1. NGT raps civic bodies in Agra over waste around Taj Mahal 

NGT raps civic bodies in Agra over waste around Taj Mahal 

The National Green Tribunal today came down heavily on the civic bodies in Agra district of Uttar Pradesh over rampant dumping of municipal solid waste on the floodplains of Yamuna near Taj Mahal leading to stagnation of water in the river.

By: | New Delhi | Published: May 25, 2016 9:30 PM
National Green Tribunal, Taj Mahal, Agra The National Green Tribunal today came down heavily on the civic bodies in Agra district of Uttar Pradesh over rampant dumping of municipal solid waste on the floodplains of Yamuna near Taj Mahal leading to stagnation of water in the river. (Reuters)

The National Green Tribunal today came down heavily on the civic bodies in Agra district of Uttar Pradesh over rampant dumping of municipal solid waste on the floodplains of Yamuna near Taj Mahal leading to stagnation of water in the river. 

“Have you (civic bodies) seen the dirt around the Taj Mahal? It’s a world heritage site. It’s a shame that you can’t keep even a world known monument clean. Total junk is lying there. It is impermissible. We have been passing orders all round the year still you have not taken any action.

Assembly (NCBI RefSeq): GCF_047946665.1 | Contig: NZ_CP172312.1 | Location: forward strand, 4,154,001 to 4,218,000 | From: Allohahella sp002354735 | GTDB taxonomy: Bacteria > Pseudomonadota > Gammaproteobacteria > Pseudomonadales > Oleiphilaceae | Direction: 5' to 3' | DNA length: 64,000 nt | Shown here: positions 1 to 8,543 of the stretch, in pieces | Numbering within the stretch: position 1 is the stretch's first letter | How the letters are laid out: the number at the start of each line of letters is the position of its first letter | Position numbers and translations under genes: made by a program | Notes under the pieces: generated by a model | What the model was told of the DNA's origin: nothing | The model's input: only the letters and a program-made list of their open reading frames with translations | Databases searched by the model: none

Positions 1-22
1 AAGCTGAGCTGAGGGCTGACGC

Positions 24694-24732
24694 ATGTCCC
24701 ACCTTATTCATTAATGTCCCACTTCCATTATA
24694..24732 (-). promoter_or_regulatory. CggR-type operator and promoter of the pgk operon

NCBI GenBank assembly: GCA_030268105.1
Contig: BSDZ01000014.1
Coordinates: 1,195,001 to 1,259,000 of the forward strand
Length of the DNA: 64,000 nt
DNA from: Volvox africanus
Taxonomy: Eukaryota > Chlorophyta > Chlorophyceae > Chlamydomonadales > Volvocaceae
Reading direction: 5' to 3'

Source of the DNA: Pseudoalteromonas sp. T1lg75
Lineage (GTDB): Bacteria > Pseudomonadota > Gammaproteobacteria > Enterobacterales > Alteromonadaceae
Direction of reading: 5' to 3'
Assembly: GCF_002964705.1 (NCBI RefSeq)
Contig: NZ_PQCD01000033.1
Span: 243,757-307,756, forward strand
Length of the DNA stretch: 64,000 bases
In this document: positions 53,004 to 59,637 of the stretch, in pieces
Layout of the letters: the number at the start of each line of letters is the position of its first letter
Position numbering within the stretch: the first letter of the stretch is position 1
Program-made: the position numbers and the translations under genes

“We had asked you to put barbed wire so that there is no encroachment on the floodplains, you have not done that as well. Please clear the dirt. Ask your officials to appear before us,” a bench headed by NGT Chairperson Justice Swatanter Kumar said. 

The tribunal rapped Agra Development Authority and Agra Nagar Nigam for their failure to keep the area near the marble mausoleum clean and directed the top officers of these departments to appear before it on May 31. 

The green panel on May 16 had issued notices to Ministry of Environment and Forests, Uttar Pradesh government and others on the plea of Agra resident D K Joshi. 

Joshi had claimed that dumping of waste in Yamuna has led to stagnation of the river and “consequently the explosive breeding of an insect called ‘Chironomus Calligraphus’ (Geoldichironomus), which is a biological indicator of water quality and localised water pollution.” 

Referring to a report of the Archaeological Survey of India, the plea, filed through advocate Rahul Chaudhory, had said that these insects are staining the walls of the Taj Mahal, a UNESCO World Heritage Site, greenish-black. 

“School of Entymology, St John’s School, Agra did a preliminary report on the insect attack to the Taj Mahal and found that the presence of the insect was causing damage to the monument,” the plea had said while seeking constitution of a Committee to look into the problem to prevent further damage to the river and the monument. 

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